Futurist topics tend to have cyclical levels of interest. What were once the most exciting future technology of yesterday are often marginalized by the new innovations of today. At the moment, the hottest item are self-driving cars; but it wasn’t too long ago that it was smart homes or augmented reality (which is scheduled for a comeback with Microsoft’s HoloLens). Interest comes in waves, and will return just as easily as it subsided.
When it comes to the topic of floating communities and ocean cities in international waters, however, these have always been more of a specialist area. For most people, they are firmly placed in the realm of science fiction – all well and good for shows like Stargate: Atlantis but not necessarily something that most people really consider as viable or think we will see anytime soon.
Seasteading, as it is known, tends to be of interest mostly to people who are pursuing particular political or technological ideals. Otherwise, it is generally relegated to the fringe of society with stories about the Principality of Sealand trying to claim sovereignty, or the cruise ship of L Ron Hubbard that spent years on the seas to avoid a cornucopia of legal and personal troubles.
It was in 2008, though, that the concept of seasteading began to solidify with the formation of the Seasteading Institute. The notion quickly became the futurist flavour of the month when Peter Thiel, venture capitalist and co-founder of PayPal, become its most vocal and prominent supporter – contributing substantial amounts to the Institute’s various projects and gaining a lot of mainstream press attention in the process. Spearheaded by Patri Friedman (grandson of economist Milton Friedman), and influenced by cyberpunk writers such as Neil Stephenson, the idea of floating cities free from government control was picked up as a new frontier of the Great American West. They have since continued to be the defacto spokespeople for the field, hosting annual conferences and recently an architectural competition to help develop tangible implementation.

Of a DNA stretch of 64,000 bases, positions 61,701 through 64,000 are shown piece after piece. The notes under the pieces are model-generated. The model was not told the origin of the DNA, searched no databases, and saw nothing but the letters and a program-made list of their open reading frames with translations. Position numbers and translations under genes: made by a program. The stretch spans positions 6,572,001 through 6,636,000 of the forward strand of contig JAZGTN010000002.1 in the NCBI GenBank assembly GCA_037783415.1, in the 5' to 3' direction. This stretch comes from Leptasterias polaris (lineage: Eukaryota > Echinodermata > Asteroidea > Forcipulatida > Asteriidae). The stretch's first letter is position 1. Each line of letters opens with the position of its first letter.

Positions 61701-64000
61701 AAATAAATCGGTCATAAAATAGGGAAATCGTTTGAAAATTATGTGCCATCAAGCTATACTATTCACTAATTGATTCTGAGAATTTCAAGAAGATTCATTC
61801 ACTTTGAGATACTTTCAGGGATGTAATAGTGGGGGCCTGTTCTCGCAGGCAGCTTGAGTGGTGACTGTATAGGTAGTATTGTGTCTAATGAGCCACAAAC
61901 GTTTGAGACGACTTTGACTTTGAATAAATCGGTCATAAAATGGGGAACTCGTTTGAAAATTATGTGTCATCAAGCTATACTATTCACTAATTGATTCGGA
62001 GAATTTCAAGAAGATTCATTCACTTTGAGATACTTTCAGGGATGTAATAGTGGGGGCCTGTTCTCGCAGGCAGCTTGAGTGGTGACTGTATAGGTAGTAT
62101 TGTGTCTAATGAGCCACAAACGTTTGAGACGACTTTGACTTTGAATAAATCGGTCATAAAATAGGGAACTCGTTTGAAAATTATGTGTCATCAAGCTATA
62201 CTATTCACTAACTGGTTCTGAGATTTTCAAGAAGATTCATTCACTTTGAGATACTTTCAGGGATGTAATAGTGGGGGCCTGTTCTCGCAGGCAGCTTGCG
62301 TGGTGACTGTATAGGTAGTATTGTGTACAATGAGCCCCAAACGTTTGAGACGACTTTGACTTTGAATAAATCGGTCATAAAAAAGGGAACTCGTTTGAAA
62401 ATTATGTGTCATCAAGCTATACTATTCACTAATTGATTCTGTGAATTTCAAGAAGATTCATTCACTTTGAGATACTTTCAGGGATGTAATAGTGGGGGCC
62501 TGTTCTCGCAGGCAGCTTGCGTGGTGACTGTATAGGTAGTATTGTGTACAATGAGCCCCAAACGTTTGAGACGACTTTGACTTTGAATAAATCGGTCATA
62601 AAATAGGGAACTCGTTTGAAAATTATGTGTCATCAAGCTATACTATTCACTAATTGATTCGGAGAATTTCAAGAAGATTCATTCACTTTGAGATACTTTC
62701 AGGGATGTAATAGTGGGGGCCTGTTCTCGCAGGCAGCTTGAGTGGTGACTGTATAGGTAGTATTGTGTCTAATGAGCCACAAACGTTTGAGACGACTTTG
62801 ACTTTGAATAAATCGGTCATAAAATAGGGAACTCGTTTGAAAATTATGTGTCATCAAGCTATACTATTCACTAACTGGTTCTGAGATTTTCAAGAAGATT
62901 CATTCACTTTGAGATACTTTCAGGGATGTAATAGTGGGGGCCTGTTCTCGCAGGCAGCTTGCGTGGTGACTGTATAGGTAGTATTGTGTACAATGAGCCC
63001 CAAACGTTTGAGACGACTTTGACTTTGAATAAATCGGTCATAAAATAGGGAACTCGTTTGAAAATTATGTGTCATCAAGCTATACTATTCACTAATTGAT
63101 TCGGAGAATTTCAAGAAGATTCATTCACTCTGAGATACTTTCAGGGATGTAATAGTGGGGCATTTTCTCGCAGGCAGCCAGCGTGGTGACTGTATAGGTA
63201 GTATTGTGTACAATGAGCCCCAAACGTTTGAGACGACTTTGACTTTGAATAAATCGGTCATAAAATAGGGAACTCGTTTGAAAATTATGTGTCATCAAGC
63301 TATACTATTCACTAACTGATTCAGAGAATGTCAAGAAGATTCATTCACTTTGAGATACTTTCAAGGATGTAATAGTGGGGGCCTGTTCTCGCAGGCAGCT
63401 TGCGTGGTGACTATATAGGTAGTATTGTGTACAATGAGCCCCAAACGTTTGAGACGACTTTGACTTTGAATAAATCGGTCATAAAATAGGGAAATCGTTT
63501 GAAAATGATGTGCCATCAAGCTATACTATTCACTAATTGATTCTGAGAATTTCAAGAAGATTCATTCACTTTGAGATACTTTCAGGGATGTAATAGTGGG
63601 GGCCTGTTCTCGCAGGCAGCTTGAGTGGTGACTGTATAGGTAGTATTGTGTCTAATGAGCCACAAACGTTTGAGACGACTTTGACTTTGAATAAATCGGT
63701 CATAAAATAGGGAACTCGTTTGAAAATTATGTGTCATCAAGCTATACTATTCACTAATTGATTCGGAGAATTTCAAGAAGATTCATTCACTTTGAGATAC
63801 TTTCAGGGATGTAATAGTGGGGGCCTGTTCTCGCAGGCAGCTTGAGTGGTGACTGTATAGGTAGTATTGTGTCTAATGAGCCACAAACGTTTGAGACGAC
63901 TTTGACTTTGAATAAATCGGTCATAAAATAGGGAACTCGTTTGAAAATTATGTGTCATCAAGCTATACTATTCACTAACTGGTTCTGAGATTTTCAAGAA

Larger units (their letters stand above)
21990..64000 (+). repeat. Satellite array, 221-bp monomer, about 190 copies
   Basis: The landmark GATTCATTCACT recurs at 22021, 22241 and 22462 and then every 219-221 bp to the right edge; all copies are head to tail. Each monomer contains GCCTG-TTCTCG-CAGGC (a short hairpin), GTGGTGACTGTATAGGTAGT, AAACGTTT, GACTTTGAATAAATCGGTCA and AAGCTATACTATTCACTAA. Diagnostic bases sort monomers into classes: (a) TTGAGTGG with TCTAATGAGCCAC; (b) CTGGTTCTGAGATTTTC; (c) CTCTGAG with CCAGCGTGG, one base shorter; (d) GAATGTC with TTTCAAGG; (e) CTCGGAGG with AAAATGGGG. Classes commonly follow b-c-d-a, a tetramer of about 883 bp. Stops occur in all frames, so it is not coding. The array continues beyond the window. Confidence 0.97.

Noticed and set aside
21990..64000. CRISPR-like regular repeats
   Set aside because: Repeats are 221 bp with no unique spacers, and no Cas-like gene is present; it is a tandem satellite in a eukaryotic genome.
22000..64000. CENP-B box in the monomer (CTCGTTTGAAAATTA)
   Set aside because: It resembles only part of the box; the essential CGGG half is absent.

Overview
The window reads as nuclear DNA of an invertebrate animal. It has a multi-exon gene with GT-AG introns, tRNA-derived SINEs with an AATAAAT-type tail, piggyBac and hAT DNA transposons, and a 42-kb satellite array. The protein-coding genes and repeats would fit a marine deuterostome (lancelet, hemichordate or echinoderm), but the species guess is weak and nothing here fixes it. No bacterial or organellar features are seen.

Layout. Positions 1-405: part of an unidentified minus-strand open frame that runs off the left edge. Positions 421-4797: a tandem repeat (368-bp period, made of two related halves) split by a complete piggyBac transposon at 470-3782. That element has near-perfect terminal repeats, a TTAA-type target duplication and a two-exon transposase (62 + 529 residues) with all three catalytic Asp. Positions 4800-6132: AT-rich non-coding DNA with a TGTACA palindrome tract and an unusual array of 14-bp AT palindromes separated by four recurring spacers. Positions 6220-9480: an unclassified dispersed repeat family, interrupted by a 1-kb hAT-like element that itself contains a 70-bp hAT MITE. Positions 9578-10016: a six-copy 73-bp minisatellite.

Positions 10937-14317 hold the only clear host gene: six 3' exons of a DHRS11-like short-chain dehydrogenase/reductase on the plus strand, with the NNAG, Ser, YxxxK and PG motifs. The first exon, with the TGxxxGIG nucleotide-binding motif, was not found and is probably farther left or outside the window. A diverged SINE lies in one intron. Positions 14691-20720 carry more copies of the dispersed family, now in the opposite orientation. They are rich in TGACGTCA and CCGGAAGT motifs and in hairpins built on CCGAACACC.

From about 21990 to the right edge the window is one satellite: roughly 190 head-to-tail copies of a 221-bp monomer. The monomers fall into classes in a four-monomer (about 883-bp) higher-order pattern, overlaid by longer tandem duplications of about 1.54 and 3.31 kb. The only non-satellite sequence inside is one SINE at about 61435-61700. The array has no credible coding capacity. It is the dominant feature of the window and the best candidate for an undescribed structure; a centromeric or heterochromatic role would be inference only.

At its core, proponents of seasteading tend to be drawn towards libertarian ideals and the desire to form voluntary communities founded on choice rather than circumstance. Many current visions of ocean city-states tend to revolve around modular designs for this very reason, which would allow individuals to decide whether or not they wanted to support a particular community or move to another one more in line with their ideals (or, perhaps more accurately, their desires). The goal for many proponents, as stated by the Seasteading Institute, is to ‘peacefully test new ideas for government’ and ‘maximise entrepreneurial freedom’. It’s a thoroughly utopian pursuit, in most instances linked closely to free-market ideology and an Ayn Rand level of individual empowerment and self-interest.
Which is where we might start to question some fundamental assumptions about a multiplying abundance of independent city-states that at first seem so enticing. It’s hard to fault ideals such as ‘enrich the poor’ or ‘cure the sick’ – these are inherently honourable pursuits – but if the rich literature of science fiction (not to mention human history) has taught us anything, it’s that beneath the surface of every utopia there exist dystopian manifestations ready to emerge. For every seasteading vision of flourishing freedom and personal autonomy, there are possibilities of corporate domination and the subversion of collective responsibility. If you can refuse to participate in a society simply because it doesn’t serve your particular wants (often because of supplying the needs for many), then how do we build the necessary levels of obligation and solidarity that successful societies depend upon?